Friday, January 10th: Economic Development Group Breakfast: Current Development Projects in South Metro Denver WhippleWood Conference Center at the Chamber, 2154 E. Commons Ave., Centennial Greater Littleton Youth Initiative WhippleWood Conference Center at the Chamber, 2154 E. Commons Ave., Centennial Monday, January 13th: STEM-EC: Science Technology Engineering Math in South Metro Denver WhippleWood Conference Center at the Chamber, 2154 E. Commons Ave., Centennial Tuesday, January 14th: Business Bible Study Chamber Library, 2154 E. Commons Ave., Centennial Business After Hours hosted by Volcano Restaurant 10440 E. Arapahoe Rd., Centennial Wednesday, January 15th: STEM-EC: Douglas County Schools Site Visit Location TBD PowerPoint Dynamic Design Tricks Mission Critical Systems-DTC, 7384 S. Alton Way, Suite 201, Centennial Southwest Metro Business Alliance: Business Best Practices The Peak Wellness Center, 6612 S. Ward St., Littleton Thursday, January 16th: Health & Wellness Initiative Board of Advisors WhippleWood Conference Center at the Chamber, 2154 E. Commons Ave., Centennial Health & Wellness Initiative: Health Care Reform - The Freight Train is Here! WhippleWood Conference Center at the Chamber, 2154 E. Commons Ave., Centennial Quarterly Meetup for Profit: Building Business Using Social Marketing WhippleWood Conference Center at the Chamber, 2154 E. Commons Ave., Centennial

Chamber President & CEO John Brackney speaks to the crowd at the Annual Legislative Reception. (l to r): Rep. Spencer Swalm, Rep. Daniel Kagan, John Brackney, Rep. Polly Lawrence (behind Brackney), Rep. Chris Holbert, Rep. Angela Williams, Senator David Balmer, Senator Linda Newell, Jeff Wasden.

Friday, January 17th: Social Marketing for Business: Generating New Leads WhippleWood Conference Center at the Chamber, 2154 E. Commons Ave., Centennial


Englewood Herald 11

January 10, 2014

Judge reduces Donohue’s sentence Six-month reduction of 10-year prison term ordered By Tom Munds Conner Donohue, the hit and run driver in the crash that killed Englewood detective Jeremy Bitner, had his 10-year sentence reduced by six months by order of 18th Judicial District Judge Marilyn Antrim. Donohue’s attorneys requested a resentencing hearing and it was granted Jan. 3. Lisa Pinto, information officer for the 18th Judicial District, reported the district attorney’s office opposed the defense request for a two-year sentence reduction. Both sides presented witnesses. Donohue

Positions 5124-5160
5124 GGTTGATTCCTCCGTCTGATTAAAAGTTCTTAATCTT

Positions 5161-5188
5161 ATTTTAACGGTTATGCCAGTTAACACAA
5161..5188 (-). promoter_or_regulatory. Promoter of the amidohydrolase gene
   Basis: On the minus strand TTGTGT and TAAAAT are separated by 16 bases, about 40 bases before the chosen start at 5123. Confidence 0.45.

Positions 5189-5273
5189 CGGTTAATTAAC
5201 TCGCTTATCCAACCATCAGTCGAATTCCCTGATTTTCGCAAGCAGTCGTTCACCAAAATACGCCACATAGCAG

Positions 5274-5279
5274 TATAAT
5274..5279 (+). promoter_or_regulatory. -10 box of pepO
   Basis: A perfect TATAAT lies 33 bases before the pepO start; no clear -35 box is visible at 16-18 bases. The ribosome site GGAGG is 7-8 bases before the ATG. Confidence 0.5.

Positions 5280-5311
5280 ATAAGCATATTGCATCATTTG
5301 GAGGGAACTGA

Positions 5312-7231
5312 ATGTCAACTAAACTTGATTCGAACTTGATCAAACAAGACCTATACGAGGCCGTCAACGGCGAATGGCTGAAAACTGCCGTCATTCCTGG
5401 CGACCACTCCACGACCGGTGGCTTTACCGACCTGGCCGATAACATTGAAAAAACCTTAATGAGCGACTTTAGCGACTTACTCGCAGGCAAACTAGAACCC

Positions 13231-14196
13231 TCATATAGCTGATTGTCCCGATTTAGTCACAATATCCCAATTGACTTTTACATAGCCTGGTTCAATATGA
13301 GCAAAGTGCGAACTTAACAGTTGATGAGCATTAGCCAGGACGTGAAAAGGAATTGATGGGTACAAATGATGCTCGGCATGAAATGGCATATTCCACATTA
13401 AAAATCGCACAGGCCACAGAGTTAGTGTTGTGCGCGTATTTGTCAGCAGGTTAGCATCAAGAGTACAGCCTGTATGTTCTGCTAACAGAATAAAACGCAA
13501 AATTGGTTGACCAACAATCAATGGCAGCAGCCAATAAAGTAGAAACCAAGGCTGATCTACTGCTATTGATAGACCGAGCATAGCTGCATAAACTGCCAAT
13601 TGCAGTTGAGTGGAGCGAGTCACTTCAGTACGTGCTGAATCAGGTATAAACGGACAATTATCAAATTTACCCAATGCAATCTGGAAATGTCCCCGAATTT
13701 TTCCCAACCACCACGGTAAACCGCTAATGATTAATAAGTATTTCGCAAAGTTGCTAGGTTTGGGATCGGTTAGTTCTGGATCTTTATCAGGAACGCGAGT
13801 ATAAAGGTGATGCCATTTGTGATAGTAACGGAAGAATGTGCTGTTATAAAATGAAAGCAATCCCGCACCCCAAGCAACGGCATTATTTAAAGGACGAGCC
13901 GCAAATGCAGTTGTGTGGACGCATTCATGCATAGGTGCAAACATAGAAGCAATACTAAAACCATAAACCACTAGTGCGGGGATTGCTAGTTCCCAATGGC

sought the sentence reduction in order to be eligible for one of the rehabilitation programs available. It has been reported the judge noted factors such as the fact Donohue had no criminal record prior to Donohue the crash and his good behavior in prison in handing down her ruling, reducing Donohue’s sentence by six months. District Attorney George Brauchler issued a statement that said he respected the judge’s decision and the reality is that a six-month reduction in a 10-year prison sentence only makes Donohue eligible for parole two to three months earlier. “The bigger issue here is the weakness

and inequity of Colorado law in this area,” Brauchler continued. “When a person who breaks someone’s nose in a bar fight faces more mandatory prison than a drunk driver who runs over a police officer leaving that same bar, the law is broken.” The decision to reduce the sentence didn’t sit well with the Englewood police. “We felt a just sentence was handed down on May 31,” said John Collins, police chief. “Unfortunately, the interests of the defendant to get into a rehabilitation program now outweighed what was, at best, an appropriate sentence.” Donohue pleaded guilty Feb. 22, 2013 to felony charges of vehicular homicide, vehicular assault, leaving the scene of an accident involving serious bodily harm and leaving the scene of an accident caus-

ing death. He also pleaded guilty to driving under the influence of alcohol. He was sentenced to 10 years in prison on May 31. The charges were filed as a result of the hit-and-run crash that happened just after midnight May 28, 2012 on Broadway just south of Belleview Avenue. Donohue was driving the car that hit officer Bitner and Kevin Montoya, the motorist Bitner had pulled over for a traffic violation. Donohue then sped off but he was stopped and arrested short time later by Littleton police. Bitner, a Centennial resident, died as a result of the injuries he received and Montoya survived his injuries, Two hours after the crash, Donohue, a Littleton resident, had a blood-alcohol level of .252 when he struck Bitner and the other man.